Overall, Shiites see their future based on two fundamental “rights”: Power must be exercised by the political majority through control of governmental institutions, and institutional sectarian discrimination must be eliminated. Kurds see their future bound to their “rights” of linguistic, cultural, financial and resource control within Kurdistan. Sunni Arabs are driven by resistance to their loss of power, as well as fear of revenge for past wrongs and the potential for reverse discrimination.
The current political framework is based on a pluralistic democratic vision that, while admirable, is entirely unsuited to resolving this three-way divide. It ignores underlying issues and expects that a consensus will emerge simply by enacting a liberal constitutional legal order.
Pluralistic democracy will not take root unless the national political compact recognizes and accommodates the fears and aspirations of Iraq’s communities. Resolution can be achieved only through a system that incorporates regional federalism, with clear, mutually acceptable distributions of power between the regions and the central government. Such a system is in the interest of all Iraqis and is necessary if Iraq is to avoid partition or further civil strife. [complete article]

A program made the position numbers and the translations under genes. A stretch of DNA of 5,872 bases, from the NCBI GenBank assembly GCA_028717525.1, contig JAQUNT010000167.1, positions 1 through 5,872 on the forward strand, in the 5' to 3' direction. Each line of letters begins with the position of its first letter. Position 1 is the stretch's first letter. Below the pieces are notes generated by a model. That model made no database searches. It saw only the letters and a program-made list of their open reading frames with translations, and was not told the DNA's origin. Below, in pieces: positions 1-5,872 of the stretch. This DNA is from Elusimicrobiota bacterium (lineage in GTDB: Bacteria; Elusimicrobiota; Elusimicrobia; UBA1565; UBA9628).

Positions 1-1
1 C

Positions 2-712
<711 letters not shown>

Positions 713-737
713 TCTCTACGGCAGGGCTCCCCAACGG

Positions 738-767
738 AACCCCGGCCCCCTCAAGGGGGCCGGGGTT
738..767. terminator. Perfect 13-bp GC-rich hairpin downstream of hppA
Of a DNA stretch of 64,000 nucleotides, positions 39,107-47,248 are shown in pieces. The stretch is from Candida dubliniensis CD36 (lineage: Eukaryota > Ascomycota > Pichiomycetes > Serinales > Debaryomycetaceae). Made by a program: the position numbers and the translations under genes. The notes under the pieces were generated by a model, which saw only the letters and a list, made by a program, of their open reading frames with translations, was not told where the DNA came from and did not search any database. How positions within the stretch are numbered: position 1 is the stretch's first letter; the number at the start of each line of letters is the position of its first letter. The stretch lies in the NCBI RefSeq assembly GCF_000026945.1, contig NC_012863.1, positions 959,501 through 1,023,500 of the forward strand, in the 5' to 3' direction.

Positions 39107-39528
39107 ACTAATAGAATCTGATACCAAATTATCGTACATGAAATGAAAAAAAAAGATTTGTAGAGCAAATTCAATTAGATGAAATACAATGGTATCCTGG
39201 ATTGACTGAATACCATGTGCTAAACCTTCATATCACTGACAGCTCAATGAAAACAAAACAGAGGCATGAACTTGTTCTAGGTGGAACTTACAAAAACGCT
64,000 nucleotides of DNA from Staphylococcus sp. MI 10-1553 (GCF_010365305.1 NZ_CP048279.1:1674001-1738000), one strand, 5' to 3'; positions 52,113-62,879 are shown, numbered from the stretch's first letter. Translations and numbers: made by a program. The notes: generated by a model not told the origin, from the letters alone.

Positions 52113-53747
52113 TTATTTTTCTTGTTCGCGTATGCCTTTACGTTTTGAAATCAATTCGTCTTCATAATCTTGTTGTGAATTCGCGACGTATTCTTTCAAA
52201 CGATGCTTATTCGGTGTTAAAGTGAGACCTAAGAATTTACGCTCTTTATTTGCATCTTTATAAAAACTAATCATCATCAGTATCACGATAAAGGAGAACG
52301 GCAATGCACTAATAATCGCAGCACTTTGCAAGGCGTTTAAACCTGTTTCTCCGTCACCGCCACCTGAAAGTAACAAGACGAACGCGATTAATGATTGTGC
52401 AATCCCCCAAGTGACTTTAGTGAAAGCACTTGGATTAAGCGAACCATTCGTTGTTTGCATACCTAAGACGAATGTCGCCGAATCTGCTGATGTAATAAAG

Iraq’s government must rapidly raise its game to cement the country’s fragile new peace, the United States ambassador in Baghdad has declared.
Iraq was “immeasurably better” than a year ago, Ryan Crocker told The Times, but Nouri al-Maliki’s administration had to provide jobs and services to undercut the militias and prevent a slide back to conflict. “Failure to consolidate security gains with progress in other areas would be highly dangerous.”
In a wide-ranging interview Mr Crocker also urged Britain to maintain a force near Basra, saying it still had an important role advising Iraqi commanders, supporting reconstruction efforts, and guarding American supply routes. [complete article]
Senior U.S. military officials projected yesterday that the Iraqi army and police will grow to an estimated 580,000 members by the end of the year but that shortages of key personnel, equipment, weaponry and logistical capabilities mean that Iraq’s security forces will probably require U.S. military support for as long as a decade.
“The truth is that they simply cannot fix, supply, arm or fuel themselves completely enough at this point,” said U.S. Army Lt. Gen. James Dubik, head of the Multi-National Security Transition Command in Iraq.
The Iraqi government has been increasing its forces “much more aggressively” in response to the high violence levels witnessed in 2006 and early 2007, Dubik said in testimony before the House Armed Services Committee. [complete article]